Wednesday, August 15, 2012

How to ignore demographic trends and lose elections


 I am Jack's complete lack of surprise after reading this Politico article.
Mitt Romney is on track to lose the Latino vote by a wider margin than any Republican presidential candidate in over a decade, and strategists in both parties say he may have made a bad situation worse with his selection of Wisconsin Rep. Paul Ryan as his running mate.
As Gomer Pyle used to say, "Surprise! Surprise!"

The Republican ticket’s dire position among Latinos has even stirred some hope among Democrats — and apprehension among some Republicans — that back-to-back smashing victories by President Barack Obama could move Latino voters in the Democratic column in a more durable way that could put the GOP at an electoral disadvantage for decades.
Forget this election, it's pretty darn obvious that demographic trends show that the latino vote is growing and is having a serious impact on elections.  Why on God's green Earth would a party purposely shooting themselves in the foot for future elections... except then I remember that the GOP has always framed themselves as the "Culture Warriors", boldly striving for a vision of the 1950s when the country is completely different six decades later...

Obama’s lead over Romney among Hispanic voters in national polling hovers around and even above the 40 percent mark. Last month, a Latino Decisions survey showed Obama touching 70 percent of the vote and leading by 48 points. An NBC/Wall Street Journal/Telemundo poll conducted in late July found Obama taking 67 percent of Latinos to Romney’s 23 percent. The POLITICO/George Washington University Battleground Poll published Monday placed that lead at 62 percent to 26 percent.
In other words, Obama’s commanding lead has not diminished and may be cemented in place. Univision anchor Jorge Ramos framed the Republican dilemma in a tweet after Ryan was announced as Romney’s ticket mate: “?How can [Paul Ryan] attract the Hispanic vote? If Republicans don’t get a third of the Latino vote they won’t get the White House back.”
Ouch.  I mean... Ouch.

Ryan has the potential to be an appealing figure for some of the culturally conservative, family- and business-oriented sectors of the electorate, including Latinos. He’s a young, Catholic family man who’s as free market as they come. 
He’s also a member of a Republican Congress that many Latinos view as a hostile entity. Latino Decisions found that by a 51-point margin, Latinos oppose cuts to Medicare — an even wider margin than the electorate at large, according to some polls. A footnote to his career that could harm him with Cuban-Americans in particular: In 2009, Ryan expressed skepticism about the U.S. trade embargo against Cuba, though he has since revised that stance.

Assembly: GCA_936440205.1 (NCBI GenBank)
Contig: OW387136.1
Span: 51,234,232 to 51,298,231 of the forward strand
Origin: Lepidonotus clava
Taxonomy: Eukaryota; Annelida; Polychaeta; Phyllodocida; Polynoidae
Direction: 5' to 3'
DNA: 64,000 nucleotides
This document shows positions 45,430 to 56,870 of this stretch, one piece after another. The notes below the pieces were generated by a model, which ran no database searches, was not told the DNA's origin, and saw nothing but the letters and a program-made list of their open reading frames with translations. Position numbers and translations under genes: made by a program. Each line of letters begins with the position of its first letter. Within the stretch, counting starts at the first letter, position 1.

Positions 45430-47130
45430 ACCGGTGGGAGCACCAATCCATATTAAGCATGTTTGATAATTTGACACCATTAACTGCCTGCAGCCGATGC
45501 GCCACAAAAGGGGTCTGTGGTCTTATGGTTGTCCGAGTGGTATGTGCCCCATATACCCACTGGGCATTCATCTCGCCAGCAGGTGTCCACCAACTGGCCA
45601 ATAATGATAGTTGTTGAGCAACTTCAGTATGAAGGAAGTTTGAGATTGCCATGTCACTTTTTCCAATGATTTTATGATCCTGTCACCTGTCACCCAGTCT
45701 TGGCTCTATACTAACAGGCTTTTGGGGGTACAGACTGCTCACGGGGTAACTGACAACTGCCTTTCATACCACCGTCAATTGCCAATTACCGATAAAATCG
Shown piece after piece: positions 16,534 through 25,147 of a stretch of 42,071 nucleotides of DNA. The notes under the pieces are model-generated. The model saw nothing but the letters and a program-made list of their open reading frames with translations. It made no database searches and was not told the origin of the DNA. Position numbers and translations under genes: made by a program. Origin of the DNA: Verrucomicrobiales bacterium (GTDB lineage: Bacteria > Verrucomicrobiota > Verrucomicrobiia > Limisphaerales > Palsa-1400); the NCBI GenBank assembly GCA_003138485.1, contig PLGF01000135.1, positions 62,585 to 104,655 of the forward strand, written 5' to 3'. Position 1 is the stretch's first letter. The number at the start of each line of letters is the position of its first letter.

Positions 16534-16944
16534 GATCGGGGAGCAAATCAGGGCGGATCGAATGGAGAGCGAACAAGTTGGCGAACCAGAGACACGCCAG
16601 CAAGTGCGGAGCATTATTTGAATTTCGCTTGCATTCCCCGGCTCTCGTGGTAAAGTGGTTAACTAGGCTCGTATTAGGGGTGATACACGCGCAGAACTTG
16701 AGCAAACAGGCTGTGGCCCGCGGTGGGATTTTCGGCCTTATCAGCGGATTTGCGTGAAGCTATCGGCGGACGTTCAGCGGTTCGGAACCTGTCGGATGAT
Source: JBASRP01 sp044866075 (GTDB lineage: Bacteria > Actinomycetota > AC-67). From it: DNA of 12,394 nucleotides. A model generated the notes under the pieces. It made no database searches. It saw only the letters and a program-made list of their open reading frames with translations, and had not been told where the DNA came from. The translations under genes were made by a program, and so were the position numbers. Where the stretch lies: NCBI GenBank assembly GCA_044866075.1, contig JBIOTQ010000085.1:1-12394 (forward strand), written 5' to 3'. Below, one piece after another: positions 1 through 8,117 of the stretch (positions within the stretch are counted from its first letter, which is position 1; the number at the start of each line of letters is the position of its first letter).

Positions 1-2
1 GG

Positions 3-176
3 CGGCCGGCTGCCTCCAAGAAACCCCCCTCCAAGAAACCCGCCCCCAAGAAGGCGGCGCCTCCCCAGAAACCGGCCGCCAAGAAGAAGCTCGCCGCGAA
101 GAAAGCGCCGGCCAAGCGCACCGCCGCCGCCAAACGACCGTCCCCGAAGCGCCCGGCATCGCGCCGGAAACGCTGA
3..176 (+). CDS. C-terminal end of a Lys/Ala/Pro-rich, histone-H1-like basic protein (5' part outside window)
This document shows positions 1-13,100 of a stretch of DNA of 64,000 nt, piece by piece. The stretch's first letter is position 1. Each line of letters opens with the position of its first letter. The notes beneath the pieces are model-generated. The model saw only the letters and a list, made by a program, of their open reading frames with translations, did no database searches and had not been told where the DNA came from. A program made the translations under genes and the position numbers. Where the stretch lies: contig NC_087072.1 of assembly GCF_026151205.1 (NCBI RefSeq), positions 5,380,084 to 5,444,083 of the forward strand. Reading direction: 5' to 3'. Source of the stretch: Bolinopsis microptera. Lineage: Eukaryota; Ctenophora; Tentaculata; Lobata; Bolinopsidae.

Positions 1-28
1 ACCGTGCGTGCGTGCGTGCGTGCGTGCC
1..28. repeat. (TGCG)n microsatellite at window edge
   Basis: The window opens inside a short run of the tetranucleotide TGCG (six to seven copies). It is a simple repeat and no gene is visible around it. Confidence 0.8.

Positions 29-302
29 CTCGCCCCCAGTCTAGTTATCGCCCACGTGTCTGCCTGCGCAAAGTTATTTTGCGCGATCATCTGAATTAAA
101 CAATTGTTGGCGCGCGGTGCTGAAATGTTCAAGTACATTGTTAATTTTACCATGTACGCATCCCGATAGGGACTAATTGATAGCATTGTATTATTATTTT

He revised his medicare plan as well, but how is that working out for him? While I agree with Ryan about the Cuban embargo (why do we treat Cuba as an existential threat, when communist China has most favored nations status?), you can already imagine Obama's commercials bringing this up for the Cuban American market in Florida.

To the most optimistic Democrats, Romney’s choice of running mate points to a much starker conclusion on the Latino vote: that the Republican presidential nominee has essentially decided that he cannot make up much ground with that constituency and needs to compensate by running up his vote total with white Midwesterners and other center-right groups. 
The Romney campaign and its allies reject that idea, but there’s been little indication over the past few months that they are making a concerted push to prompt a reassessment from Latinos turned off by Romney’s primary-season rhetoric on immigration. 
He has not shifted his position on immigration in a way that could win over skeptical voters despite being urged to do just that by figures on the right as prominent as Rupert Murdoch. While Romney has run ads in Spanish, he has drawn criticism for using rough, literal translations of his English commercials — not messages developed uniquely for the Latino community. 
“The Romney campaign passing over Marco Rubio for VP could mean they think there is little they can do to win back Latino voters this year — that the community’s support for Obama is so strong that Republicans need to look elsewhere for votes,” said Texas-based Democratic strategist Ed Espinoza, a former western political director of the Democratic National Committee.

I'm have no doubts that Republicans reject that idea. They reject everything Democrats say. ;)  Seriously, it's pretty darn obvious that Romney has largely written off the latino vote and is hoping the "jobs jobs jobs" message will win the day.

Once again, I go back to Senator Marc Rubio.  He's a tea party latino who is very popular in Florida, which happens to be one of the biggest and most important swing states this election. If Romney would have chosen him for VP, it would have energized the base (ie, the tea party getting one of their own in the VP slot) but it also would have put Obama on the defensive. Instead, Romney shot himself in the foot again by giving more ammunition to Obama.

Oh well, Senator Rubio.  If the GOP ever figures out that going for the latino vote matters, then there is always four years from now...

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